A Congress dotted with new faces, predominately Republican, could spell the end to commodity subsidy programs, cautions Kansas City Federal Reserve Bank economist Mark Drabenstott.

The 1985 Conservation Reserve Program, which pays farmers not to plant crops on highly erodible acreage, is also under scrutiny."You have some prominent members of Congress who have put farm programs in their rifle sights," Drabenstott said Thursday during Agricultural Outlook 1995, an annual forecast sponsored by the Utah Bankers Association and Utah State University. The forecast is intended to assist agriculture producers and financial institutions that lend to the agriculture community.

While farmers bristle at the suggestion of program cuts, Drab-en-stott said some of the programs may not work in a world economy.

"It's clear in the world food market, when we take land out of production, other countries in the world increase production," Drab-en-stott said. "When we cut our production, it only hurts our market share."

Commodity program probably deserve further examination, especially when the largest 6 percent of farms receive one-third of commodity payments. "The farm programs tend to benefit people who live better than most taxpayers," Drabenstott said.

Another concern about commodity program is that they encourage farmers to produce products for which they may be a dwindling market. "Commodity programs tend to wed producers to commodities," he said.

Instead of farm programs, Congress appears to be leaning to addressing nonfarm rural issues such as infrastructure and access to health care.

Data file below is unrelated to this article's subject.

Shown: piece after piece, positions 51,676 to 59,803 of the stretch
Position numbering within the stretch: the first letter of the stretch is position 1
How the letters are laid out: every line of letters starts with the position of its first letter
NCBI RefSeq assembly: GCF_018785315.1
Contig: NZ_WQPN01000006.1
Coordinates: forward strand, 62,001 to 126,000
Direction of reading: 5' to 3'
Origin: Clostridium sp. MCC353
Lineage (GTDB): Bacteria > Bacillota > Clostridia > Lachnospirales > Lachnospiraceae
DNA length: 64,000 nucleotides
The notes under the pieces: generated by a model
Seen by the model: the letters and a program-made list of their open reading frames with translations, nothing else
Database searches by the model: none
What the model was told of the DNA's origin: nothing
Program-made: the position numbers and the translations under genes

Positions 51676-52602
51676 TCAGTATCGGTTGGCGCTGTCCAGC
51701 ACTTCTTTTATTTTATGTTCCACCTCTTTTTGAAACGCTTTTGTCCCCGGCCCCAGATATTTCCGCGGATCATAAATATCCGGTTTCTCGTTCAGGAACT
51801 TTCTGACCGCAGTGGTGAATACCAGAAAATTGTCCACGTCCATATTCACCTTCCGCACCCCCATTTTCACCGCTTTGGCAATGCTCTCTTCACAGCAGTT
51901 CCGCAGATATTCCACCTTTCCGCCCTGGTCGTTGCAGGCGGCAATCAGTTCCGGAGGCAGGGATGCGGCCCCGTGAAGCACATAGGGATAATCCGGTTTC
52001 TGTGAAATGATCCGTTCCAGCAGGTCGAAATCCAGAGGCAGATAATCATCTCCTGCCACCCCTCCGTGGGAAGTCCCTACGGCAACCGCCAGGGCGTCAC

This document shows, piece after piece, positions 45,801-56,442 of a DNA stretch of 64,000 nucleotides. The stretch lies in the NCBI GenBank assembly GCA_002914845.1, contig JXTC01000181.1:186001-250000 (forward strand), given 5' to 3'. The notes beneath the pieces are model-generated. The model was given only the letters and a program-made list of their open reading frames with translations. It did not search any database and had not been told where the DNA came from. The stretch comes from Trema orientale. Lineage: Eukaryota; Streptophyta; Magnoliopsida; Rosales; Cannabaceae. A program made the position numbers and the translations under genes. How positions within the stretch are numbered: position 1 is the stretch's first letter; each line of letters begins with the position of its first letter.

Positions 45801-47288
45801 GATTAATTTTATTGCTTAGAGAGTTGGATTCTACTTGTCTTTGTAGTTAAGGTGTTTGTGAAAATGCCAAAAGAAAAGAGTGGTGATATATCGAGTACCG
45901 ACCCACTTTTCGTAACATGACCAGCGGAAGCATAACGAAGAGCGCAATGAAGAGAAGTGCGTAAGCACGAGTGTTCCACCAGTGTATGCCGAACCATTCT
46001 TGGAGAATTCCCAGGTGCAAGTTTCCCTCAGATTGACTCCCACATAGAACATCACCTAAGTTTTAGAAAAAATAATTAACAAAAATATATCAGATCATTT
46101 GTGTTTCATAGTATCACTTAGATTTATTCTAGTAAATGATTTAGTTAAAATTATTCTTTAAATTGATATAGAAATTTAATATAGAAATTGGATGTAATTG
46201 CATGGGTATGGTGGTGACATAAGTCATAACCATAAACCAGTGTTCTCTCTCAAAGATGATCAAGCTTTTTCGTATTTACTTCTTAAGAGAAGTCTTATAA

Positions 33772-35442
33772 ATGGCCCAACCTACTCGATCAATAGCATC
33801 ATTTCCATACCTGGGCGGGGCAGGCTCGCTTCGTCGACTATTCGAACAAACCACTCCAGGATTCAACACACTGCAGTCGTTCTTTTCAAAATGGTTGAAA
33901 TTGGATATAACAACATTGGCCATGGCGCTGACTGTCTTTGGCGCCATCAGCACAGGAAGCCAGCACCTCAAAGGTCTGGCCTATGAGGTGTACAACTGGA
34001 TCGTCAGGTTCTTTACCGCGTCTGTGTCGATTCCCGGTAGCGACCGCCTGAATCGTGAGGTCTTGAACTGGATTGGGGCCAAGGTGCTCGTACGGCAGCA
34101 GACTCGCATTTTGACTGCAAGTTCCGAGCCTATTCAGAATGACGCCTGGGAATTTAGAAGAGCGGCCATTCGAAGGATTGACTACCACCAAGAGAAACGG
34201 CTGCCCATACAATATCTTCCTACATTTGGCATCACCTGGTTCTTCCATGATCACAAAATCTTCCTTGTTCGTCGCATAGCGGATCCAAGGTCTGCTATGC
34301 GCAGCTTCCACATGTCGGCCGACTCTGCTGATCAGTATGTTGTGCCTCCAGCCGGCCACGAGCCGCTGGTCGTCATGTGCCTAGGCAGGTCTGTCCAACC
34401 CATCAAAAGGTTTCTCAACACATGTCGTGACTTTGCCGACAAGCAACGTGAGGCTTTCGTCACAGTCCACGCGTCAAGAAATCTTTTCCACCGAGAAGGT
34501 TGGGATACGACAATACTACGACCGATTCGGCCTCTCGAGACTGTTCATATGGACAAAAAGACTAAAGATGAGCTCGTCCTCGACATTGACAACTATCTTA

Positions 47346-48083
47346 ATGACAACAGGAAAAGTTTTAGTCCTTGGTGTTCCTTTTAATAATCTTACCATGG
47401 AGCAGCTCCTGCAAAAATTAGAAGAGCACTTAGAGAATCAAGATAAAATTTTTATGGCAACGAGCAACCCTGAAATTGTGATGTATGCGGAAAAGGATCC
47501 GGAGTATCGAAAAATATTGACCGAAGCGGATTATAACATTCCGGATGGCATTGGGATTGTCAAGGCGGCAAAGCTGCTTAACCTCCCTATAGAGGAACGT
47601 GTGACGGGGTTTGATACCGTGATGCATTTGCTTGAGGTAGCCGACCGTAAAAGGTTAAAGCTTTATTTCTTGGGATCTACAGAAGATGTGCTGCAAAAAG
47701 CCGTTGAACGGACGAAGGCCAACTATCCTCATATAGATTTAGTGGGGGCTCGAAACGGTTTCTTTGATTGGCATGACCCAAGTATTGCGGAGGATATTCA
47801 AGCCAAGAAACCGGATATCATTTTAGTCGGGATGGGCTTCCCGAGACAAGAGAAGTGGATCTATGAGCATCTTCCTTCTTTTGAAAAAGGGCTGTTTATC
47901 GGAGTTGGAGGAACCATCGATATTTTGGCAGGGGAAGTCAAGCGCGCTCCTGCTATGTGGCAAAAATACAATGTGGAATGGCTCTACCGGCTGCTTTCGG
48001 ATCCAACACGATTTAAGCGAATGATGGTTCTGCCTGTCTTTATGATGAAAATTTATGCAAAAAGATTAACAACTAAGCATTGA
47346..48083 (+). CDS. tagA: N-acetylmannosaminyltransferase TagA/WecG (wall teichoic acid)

"A healthy farm economy does not translate into a healthy rural economy," Drabenstott said. "Unless something's done about the health and well being of rural economies, they'll (farmers) also suffer."

Drabenstott hinted the Federal Reserve Board may not be finished yet with hikes in interest rates. "There have been no signs the economy is slowing down so I think the Federal Reserve Board will have the same concerns at its next meeting," he said.

Closer to home, agriculture experts made the following predictions:

- Dairy: Milk consumption was up, as well as butter, in 1994. Production has increased, primarily from greater cow numbers. "It looks like a bit of a tight year for milk producers," said Bruce Godfrey, professor of economics at Utah State University and Extension economist.

- Beef: Beef prices for producers were low in 1994, and there's no relief in sight for 1995. One of the culprits is the increased production of chicken and pork. Said DeeVon Bailey, professor and extension economist at USU: "There's so many hogs out there for production, the plants are even operating on Sunday, which is highly unusual." He predicts better days for producers in 1996.

- Forage and feed grains: "If there's one bit of good news, the drop in feed grain costs may help those in livestock production," said Donald Snyder, professor and head of the department of economics at USU. Hay production has increased nationwide, which has resulted in a "less than expected" drop in price, Snyder said. Hay prices have climbed significantly in Utah, some growers asking $100 a ton for premium hay. "I would not anticipate it would stay high but it might," Snyder.

- Wheat: Utah had a near record wheat crop in 1994, excellent in quality. "None of the winter wheat in Utah has been classified as feeder grain. Most of it is blendable," said Larry Bond, USU associate professor and extension economist. "While it's good quality wheat, it's really not what the bakers want." Utah wheat prices were up 40 percent over 1993, the best price since 1989.